The blog “Ladyplanet. Natürlich Frau sein” is quite certain: “Our cycle is linked to that of the moon. The most obvious connection is the length of the two cycles,” it says. The newspaper “Berliner Tagesspiegel” comes to the opposite conclusion: “The length of women’s menstrual cycles is an average value, for some it lasts longer, for others it is shorter. Even one and the same woman can have cycles of different lengths. If they really were connected to the lunar cycle, all women would have their fertile days at the same time,” the paper’s knowledge section reads.
So what is true? A team led by Würzburg chronobiologist Charlotte Förster has now used scientific methods to examine the connection between lunar and women’s menstrual cycles. The result: The scientists hypothesize that in ancient times human reproductive behavior and the female menstrual cycle were synchronous with the moon but that our modern lifestyles and artificial light have largely changed this synchrony. Förster holds the Chair of Neurobiology and Genetics at the University of Würzburg (JMU). The results of her study have now been published online in the journal Science Advances.
Correlation between moon phases, pregnancy and birth rate
“We know many animal species in which the reproductive behavior is synchronized with the lunar cycle to increase reproductive success,” says Charlotte Förster. Since the menstrual cycle of women is similar in length to the lunar cycle with its approximately 29.5 days, a connection seems likely. This is also supported by a number of other findings: For example, several older studies show that women whose cycles are in sync with that of the moon have the highest probability of becoming pregnant. Two large longitudinal studies demonstrate a significant correlation between birth rate and lunar phase with a slight increase in birth rate at full moon and a corresponding decrease at new moon. Recent evidence also suggests that births are more likely to occur at night during a full moon and during the day when there is a new moon.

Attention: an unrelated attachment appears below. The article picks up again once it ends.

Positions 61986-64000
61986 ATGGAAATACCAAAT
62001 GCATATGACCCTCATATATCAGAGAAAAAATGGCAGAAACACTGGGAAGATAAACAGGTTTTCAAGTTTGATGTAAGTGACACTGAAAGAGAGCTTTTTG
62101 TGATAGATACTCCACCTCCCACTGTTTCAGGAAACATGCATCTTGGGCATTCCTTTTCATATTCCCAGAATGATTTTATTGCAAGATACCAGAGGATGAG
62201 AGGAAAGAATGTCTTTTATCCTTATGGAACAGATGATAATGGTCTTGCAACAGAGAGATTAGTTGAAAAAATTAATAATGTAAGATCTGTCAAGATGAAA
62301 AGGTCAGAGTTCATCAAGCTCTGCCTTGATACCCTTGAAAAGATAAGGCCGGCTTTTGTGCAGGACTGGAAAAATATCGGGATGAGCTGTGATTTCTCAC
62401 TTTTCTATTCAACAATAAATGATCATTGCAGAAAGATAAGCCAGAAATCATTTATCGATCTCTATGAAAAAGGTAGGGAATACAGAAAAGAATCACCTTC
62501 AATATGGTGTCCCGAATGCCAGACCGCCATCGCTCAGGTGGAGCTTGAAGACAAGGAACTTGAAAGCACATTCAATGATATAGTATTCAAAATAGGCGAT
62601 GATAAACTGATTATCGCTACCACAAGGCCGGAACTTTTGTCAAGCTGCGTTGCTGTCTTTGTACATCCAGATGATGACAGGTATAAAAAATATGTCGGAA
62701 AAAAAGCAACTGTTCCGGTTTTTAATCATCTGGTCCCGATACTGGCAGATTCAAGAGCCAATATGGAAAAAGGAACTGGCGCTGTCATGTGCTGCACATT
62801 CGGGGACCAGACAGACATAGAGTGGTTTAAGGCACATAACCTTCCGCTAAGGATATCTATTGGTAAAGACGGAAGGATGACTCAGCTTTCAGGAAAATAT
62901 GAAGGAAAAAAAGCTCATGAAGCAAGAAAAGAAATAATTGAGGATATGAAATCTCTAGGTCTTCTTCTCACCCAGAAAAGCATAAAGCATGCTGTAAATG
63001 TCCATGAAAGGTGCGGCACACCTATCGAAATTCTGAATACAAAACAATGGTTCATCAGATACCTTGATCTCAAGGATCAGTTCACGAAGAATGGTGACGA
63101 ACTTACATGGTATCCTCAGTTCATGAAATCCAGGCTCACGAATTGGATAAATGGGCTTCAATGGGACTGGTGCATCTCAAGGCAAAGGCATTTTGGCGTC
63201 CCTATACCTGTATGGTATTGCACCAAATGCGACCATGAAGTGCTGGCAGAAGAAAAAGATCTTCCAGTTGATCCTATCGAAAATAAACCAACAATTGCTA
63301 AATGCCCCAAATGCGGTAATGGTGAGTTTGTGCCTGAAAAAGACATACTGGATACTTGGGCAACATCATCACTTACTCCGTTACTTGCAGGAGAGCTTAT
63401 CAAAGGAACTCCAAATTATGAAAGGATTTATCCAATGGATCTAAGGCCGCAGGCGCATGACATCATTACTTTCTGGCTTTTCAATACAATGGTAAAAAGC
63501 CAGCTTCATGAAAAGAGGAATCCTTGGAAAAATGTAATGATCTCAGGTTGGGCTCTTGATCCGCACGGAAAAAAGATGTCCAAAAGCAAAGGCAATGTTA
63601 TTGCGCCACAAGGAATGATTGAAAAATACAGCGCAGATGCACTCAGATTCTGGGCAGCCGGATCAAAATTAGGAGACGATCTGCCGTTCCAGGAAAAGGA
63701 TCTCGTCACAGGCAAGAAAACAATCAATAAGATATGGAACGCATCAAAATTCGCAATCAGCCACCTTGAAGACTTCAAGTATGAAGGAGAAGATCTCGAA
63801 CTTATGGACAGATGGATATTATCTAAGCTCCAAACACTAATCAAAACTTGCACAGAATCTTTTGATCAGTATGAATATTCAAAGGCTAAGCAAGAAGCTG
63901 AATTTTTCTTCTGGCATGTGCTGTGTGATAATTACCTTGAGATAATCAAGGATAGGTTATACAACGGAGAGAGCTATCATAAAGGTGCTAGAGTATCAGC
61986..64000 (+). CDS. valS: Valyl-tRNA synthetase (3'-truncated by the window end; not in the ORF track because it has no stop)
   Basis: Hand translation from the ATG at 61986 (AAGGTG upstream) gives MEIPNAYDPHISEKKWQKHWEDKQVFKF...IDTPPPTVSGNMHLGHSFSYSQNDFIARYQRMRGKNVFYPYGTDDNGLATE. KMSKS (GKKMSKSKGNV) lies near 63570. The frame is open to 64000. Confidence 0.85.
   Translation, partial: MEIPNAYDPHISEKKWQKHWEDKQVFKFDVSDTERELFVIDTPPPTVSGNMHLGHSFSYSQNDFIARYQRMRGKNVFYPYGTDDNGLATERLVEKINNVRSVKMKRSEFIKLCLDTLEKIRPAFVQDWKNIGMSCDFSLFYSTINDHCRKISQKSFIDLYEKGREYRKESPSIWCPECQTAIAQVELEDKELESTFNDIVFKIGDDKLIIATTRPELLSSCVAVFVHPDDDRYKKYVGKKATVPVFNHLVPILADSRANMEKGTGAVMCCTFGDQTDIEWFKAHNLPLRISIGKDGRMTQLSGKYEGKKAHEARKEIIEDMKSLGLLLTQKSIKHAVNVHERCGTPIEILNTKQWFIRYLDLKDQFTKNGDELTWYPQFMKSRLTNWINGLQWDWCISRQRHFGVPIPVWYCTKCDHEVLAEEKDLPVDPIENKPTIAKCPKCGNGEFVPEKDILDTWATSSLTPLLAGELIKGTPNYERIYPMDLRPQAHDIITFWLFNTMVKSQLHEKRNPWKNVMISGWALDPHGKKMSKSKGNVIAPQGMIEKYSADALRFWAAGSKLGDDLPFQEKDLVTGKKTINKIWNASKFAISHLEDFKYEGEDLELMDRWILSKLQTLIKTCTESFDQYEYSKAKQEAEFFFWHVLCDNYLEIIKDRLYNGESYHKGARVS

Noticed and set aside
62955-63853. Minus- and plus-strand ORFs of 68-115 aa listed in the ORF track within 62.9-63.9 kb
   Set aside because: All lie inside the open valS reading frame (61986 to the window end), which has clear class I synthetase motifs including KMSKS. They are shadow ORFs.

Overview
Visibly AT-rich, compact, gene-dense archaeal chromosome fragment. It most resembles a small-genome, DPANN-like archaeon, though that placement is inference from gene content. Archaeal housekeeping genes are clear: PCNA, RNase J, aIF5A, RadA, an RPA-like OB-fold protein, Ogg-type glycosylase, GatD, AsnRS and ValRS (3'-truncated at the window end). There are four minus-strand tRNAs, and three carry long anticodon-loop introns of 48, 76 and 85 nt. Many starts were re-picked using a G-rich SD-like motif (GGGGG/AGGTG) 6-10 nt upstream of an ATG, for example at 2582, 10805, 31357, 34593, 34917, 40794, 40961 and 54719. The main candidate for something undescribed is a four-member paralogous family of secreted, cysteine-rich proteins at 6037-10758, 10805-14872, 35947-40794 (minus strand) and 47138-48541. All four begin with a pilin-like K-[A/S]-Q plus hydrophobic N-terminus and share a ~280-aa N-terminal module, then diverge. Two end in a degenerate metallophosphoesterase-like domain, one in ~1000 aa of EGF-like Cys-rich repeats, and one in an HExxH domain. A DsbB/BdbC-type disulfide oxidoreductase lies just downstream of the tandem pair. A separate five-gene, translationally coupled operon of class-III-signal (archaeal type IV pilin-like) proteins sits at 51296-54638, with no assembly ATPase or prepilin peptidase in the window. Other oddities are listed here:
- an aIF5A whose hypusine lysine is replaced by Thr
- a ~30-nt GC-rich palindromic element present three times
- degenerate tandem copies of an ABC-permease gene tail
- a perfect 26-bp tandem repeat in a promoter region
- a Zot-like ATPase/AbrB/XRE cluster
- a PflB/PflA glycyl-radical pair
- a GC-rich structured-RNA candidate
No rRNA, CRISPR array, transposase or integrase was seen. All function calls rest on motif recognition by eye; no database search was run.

To clarify the influence of the moon on human reproduction, Förster and her colleagues from Munich, Buenos Aires, and the USA studied the course of the menstrual cycles of 22 women who had kept menstrual diaries — in some cases over a period of 32 years. “To our knowledge, this approach to analyzing this type of long-term data has not been used before,” Förster says. Instead, previous studies had analyzed large numbers of women in their entirety, combining results from different women, age groups, years, and seasons.
The moon orbits Earth in several cycles
The team correlated the records of each of the 22 women with the lunar cycle. Whereas “lunar cycle” is actually an unacceptable simplification. “Scientifically speaking, the moon exhibits three distinct cycles that periodically change its luminance and the gravity with which it impacts Earth,” Förster says. On the one hand, there is the change between full moon and new moon which takes place on average every 29.53 days with slight variations. Secondly, the moon does not go around Earth in a fixed orbit. Instead, its position varies relative to the equator. Sometimes it is more to the north, sometimes more to the south. This cycle lasts 27.32 days. The third cycle is a little longer with an average of 27.55 days. It results from the fact that the moon accompanies Earth on an elliptical orbit and is accordingly sometimes closer, sometimes further away.